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Heat-shock and genetic dominance

Fri Jul 29 08:56:29 EST 1994

   This certainly seems to be a hot topic! I am getting many reprint requests
for a paper I wrote on this topic. It is not possible to respond to them all.
So papers this electronic publication can satisfy some of the demand.

Sincerely,  Don Forsdyke


J. Theor. Biol. 167, 1-5 (1994)

           The heat-shock response and the molecular basis of genetic dominance

                                     D. R. FORSDYKE
                      Department of Biochemistry, Queen's University,
                             Kingston, Ontario, Canada K7L3N6


Wild type alleles are usually dominant over deleterious mutant alleles. For a
particular pair of
such alleles possible populations include a wild-type homozygote population, a
population, and a mutant homozygote population. Fisher's theory that dominance
would evolve
by selection acting on the heterozygote subpopulation has lost ground in favour
of the "dose-
response" theory under which dominance is an incidental consequence of selection
acting on the
wild type homozygote population. This postulates a "margin of safety" in the
quantity of wild-
type gene product so that heterozygotes with only one copy of a wild-type allele
still have
sufficient product for normal function. The selective force postulated to lead
to the evolution of
this margin of safety is some unspecified "extreme environmental disturbance".
I have proposed
elsewhere that the heat-shock response evolved very early as part of an
intracellular system for
self/not-self discrimination. I here propose that the rapid decrease in quantity
of most normal
proteins occurring in the heat-shock response would have provided a sufficient
selective force
for the margin of safety to have evolved.

                                    1. Two Theories of Dominance

Wild type alleles are usually dominant over deleterious mutant alleles. Possible
mechanisms of
dominance have been the subject of much debate, notably the classic dual between
Fisher and
Wright. Fisher (1931) proposed that heterozygotes begin with codominant
expression of alleles,
which are then subject to modification by the products of other genes (modifier
eventually, following evolutionary selection acting on the heterozygote
subpopulation, only the
wild-type phenotype is observed in heterozygotes. Growing evidence against the
generality of
Fisher's theory (Charlesworth, 1979; Orr, 1991), makes it appropriate that an
alternative theory,
the "dose-response" or "physiological" theory (Haldane, 1930; Muller, 1932;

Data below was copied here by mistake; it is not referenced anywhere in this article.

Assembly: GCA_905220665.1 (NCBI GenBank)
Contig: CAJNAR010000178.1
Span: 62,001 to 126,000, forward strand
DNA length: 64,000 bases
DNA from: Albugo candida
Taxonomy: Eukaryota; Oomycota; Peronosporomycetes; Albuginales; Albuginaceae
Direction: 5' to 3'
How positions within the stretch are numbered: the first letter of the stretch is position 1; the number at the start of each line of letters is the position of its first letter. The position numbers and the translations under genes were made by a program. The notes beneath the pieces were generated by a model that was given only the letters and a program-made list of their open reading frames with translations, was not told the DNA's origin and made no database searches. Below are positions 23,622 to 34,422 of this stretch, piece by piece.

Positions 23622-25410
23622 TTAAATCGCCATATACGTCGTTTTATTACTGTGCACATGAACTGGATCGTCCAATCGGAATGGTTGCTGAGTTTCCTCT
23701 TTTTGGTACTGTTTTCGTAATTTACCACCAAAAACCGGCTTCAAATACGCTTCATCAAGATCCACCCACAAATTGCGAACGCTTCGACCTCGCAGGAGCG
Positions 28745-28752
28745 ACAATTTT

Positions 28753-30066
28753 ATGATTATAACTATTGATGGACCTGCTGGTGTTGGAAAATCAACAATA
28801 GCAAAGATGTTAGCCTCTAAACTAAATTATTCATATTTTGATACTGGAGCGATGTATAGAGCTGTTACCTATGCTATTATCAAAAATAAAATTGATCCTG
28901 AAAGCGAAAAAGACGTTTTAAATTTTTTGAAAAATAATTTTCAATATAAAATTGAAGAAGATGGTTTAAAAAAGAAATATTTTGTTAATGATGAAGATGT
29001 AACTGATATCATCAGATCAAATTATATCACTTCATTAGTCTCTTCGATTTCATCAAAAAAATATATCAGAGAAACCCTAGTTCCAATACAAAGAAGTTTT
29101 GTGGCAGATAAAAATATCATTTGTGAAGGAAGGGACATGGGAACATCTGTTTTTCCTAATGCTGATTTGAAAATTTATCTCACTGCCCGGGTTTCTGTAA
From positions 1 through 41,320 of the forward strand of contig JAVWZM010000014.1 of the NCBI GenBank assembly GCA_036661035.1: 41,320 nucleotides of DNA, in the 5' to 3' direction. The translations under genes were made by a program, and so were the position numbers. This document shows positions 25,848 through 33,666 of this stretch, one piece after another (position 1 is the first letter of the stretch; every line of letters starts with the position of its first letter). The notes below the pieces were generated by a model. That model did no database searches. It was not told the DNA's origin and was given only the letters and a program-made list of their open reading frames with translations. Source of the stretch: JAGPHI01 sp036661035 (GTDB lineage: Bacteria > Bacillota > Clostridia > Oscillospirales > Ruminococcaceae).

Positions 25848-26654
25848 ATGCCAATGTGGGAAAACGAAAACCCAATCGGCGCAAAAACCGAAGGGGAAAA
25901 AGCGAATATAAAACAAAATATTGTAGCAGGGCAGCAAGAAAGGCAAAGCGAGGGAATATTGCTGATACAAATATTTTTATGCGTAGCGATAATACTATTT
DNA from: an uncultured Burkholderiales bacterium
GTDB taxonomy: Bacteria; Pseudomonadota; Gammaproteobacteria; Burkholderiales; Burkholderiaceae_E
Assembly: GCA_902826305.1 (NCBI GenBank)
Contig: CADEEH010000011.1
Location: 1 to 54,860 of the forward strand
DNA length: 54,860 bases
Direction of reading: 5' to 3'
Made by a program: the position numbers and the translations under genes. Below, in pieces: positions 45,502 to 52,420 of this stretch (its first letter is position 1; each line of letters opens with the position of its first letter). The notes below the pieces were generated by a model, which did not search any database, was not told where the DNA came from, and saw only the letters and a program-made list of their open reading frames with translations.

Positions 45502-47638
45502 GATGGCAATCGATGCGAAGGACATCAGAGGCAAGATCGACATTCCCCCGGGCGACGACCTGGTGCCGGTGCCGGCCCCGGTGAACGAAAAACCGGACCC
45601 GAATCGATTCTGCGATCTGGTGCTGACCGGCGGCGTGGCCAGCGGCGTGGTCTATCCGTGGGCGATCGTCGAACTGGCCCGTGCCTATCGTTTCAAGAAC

Wright, 1977),
should receive closer scrutiny.  A detailed enzyme kinetic analysis of the
latter has been
provided by Kacser & Burns (1980). A simpler enzyme kinetic model presented here
a better basis for understanding the possible role of heat shock proteins in the
evolution of

                                     2. The Dose-Response Theory

  The dose-response theory states that the quantity of the product of a dominant
wild type gene
in a homozygote is so much in excess of the needs of the organism that halving
this quantity,
as might occur in a heterozygote containing a wild type allele and a mutant
allele (encoding a
non-functional product), will not change the phenotype. Figure 1 shows a plot of
quantifiable phenotypic feature against the dose of the product of a gene
concerned with that
phenotype. At low doses of gene product (indicated by point X on the curve) the
                 |         * * * * * * * *             Figure 1
                 |       *   Y        Y'
                 |     *
   Phenotype     |    * X
   (Rate of      |   *
    enzyme       |  * X'
    product      | *
    formation)   |________________________

                  Dose of gene product (quantity of enzyme)
                                                     [Legend below]
depends directly on gene product quantity. Halving the dose (point X') halves
the phenotypic
parameter. At high doses of gene product a plateau is approached when some other
factor becomes limiting (e.g.
the availability of substrate A; see later). Under these conditions increasing
the quantity of gene
product has a minimal effect on the phenotype. In the case of the wild type
homozygote it is
postulated that the normal amount of gene product corresponds to a point well
along the plateau
of the curve (indicated by point Y). This creates a "factor of safety" (Haldane,
1930), or
"margin of stability and security" (Muller, 1932), so that halving the amount of
the product (to
point Y') has no effect on phenotype.

              3. Difference between Rate-Limiting and Non-Rate-Limiting Steps

  In many cases the phenotype will be the result of a series of enzyme catalyzed
reactions such
as shown in Figure 2. Substrate A is converted to end product D through a series
Figure 2
             /                  \